Inspiration

We love to deepen our knowledge and challenge our own thinking. Thankfully, our connected world makes it so much easier to find great content, whether it's a thought provoking book, an inspiring TED talk, some ground-breaking research or a blog that challenges convention. Occasionally something catches our attention and so we've included below a selection of our favourites.

Take me down
Dan Ariely – What Makes us Feel Good About our Work

An excellent TED by Dan Ariely on the importance of meaning to our motivation and therefore our level of engagement and creativity at work.

Dan Gilbert – Why we make bad decisions

We go through life thinking we’re acting logically and based on the information presented to us. In this funny TED talk Dan Gilbert shows us just how easily our judgement is distorted and that leads us to making decisions sometimes that are not as good as we think they are.

Professor Steve Peters – The Chimp Paradox

We love this book because it goes a long way towards explaining why our actions and behaviours often don’t live up to our good intentions. The recognition that different parts of our brain are operating simultaneously at any given moment, often in competition with each other, helps us to see our own emotions and behaviours and those of others around us in a whole new light. In our view this is essential reading for anyone who is looking to influence human behaviour or understand their own. For those who want a quick intro, the link will take you to his TED talk. 

Derek Sivers: How to start a movement

In this excellent and funny TED short TED video Derek Sivers shows how a movement can be created. Worth keeping in mind when we’re trying to energise a change and it helps to explain how one person can trigger a global phenomenon. Whenever we think we’re too small or insignificant to make a change, it’s also worth remembering there are plenty of historical examples to inspire us such as Rosa Parks, Mahatma Ghandi, Nelson Mandela and, more recently, Greta Thunberg to name just a few.  

Charles Duhigg – The Power of Habit – Book and TED Talk

Apparently 85% of what we do is driven by habit. Think about driving a car or doing mundane chores at home, often we’re lost in thought and only barely conscious of what we’re doing. Habits can work for us or against us. In this excellent book and TED talk Charles Duhigg shows us how we can hack our less useful habits to create new, better ones. And the real eye opener for me was the realisation that an organisation can have group habits too and they can equally be productive or destructive.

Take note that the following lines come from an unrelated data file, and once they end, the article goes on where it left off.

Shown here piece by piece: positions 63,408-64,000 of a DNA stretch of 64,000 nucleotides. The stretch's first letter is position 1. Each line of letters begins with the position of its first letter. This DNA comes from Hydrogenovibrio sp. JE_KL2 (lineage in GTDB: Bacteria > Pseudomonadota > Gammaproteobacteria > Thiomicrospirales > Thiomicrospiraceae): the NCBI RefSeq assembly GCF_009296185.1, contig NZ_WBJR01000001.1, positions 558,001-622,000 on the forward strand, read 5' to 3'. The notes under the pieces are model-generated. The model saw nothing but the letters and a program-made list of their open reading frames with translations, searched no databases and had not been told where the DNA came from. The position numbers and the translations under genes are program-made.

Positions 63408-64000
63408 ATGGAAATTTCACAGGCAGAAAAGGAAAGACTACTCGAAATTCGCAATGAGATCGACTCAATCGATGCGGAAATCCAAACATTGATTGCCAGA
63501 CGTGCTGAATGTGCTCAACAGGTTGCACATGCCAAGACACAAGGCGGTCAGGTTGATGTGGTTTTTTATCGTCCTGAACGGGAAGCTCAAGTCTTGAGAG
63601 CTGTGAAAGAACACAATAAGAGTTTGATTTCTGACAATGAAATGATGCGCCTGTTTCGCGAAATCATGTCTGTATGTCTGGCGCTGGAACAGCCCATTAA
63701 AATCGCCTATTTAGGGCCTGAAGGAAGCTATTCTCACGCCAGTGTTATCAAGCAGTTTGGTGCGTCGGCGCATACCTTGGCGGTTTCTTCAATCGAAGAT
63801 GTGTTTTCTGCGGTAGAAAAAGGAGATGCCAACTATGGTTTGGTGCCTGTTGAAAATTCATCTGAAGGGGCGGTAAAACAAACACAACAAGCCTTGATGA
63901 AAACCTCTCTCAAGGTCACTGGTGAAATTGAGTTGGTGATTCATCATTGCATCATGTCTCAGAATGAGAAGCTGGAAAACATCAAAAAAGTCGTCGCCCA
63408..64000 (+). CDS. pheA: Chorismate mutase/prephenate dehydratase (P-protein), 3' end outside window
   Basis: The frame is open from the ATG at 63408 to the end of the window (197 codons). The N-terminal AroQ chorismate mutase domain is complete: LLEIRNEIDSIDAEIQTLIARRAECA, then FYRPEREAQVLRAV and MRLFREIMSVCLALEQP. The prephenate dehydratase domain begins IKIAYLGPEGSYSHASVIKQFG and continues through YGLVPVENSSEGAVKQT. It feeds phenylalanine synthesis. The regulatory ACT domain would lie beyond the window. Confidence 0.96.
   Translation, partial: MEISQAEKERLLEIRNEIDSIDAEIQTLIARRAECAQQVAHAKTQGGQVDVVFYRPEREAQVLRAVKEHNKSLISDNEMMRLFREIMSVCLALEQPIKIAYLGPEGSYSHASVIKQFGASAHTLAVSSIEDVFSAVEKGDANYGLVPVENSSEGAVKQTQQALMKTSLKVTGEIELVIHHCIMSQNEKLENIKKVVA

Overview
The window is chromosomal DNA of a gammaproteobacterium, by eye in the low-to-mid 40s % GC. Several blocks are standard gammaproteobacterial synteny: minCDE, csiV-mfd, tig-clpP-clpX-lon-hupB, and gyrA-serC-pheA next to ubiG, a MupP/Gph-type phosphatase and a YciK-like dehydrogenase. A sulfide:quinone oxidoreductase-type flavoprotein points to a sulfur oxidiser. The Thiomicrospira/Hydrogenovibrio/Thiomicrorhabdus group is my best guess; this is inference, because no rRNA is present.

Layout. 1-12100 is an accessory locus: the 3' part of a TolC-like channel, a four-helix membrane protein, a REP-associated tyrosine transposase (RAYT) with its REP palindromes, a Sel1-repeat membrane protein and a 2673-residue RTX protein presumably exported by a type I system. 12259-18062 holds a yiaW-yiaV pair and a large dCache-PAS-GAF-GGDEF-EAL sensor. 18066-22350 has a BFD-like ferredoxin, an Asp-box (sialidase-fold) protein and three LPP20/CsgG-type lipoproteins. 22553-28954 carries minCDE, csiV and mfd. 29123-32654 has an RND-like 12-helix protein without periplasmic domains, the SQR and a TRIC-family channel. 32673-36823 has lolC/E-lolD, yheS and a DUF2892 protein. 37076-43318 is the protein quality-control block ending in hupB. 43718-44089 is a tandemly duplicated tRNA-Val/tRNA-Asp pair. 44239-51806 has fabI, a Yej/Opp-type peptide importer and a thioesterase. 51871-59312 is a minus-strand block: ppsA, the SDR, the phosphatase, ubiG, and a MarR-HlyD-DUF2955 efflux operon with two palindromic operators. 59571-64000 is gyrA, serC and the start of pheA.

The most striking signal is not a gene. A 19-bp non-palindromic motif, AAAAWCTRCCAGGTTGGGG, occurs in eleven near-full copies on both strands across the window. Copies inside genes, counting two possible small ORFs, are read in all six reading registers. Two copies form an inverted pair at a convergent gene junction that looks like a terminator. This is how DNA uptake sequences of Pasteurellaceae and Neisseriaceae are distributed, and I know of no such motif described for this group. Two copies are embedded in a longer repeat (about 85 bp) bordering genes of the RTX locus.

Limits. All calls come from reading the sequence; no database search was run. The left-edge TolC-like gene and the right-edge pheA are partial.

Reed Hastings – 3 Secrets to Netflix’s Success

In a world where agility and pace are critical to survival, the long term winners will be those who can sustainably unleash creative thinking right across the business. In this excellent TED interview Reed Hastings shows how different, often radical models have been adopted at Netflix, models that challenge to the very core some of our beliefs about how businesses can be run.

Patrick Lencioni: The Five Dysfunctions of a Team

When a team is functioning well it’s obvious, both to the team itself and to those around it. There’s a clear buzz and things get done, quickly and seemingly with less effort. So how can we create this? Patrick Lencioni uses a story format to highlight some of the behaviours that ban work against successful teams. Like many things in life it seems so obvious, except when it isn’t.

Kids can Teach Themselves

This engaging research challenges our thinking on the way we educate our kids. Maybe something to reflect on given the changes that are coming

Rory Sutherland: Sweat the small stuff

Rory Sutherland discusses how our perception of things shapes our reality. This is an area of increasing focus for behavioural economics and in business. Understanding how we really behave and how irrational we are means that seemingly small and inexpensive changes can have a disproportionate effect on our behaviour and therefore the outcomes that result from it.

How to run a company with almost no rules

Whilst it may seem radical to some at the moment, I think it’s likely that organisations which thrive in future may have a lot in common with what’s discussed here. Some of these themes are already in evidence, for example in the excellent TED interview with Reed Hastings of Netflix. I should urge caution though, it’s not for the faint-hearted!

Sign-up now for free resources, events and insider tips!!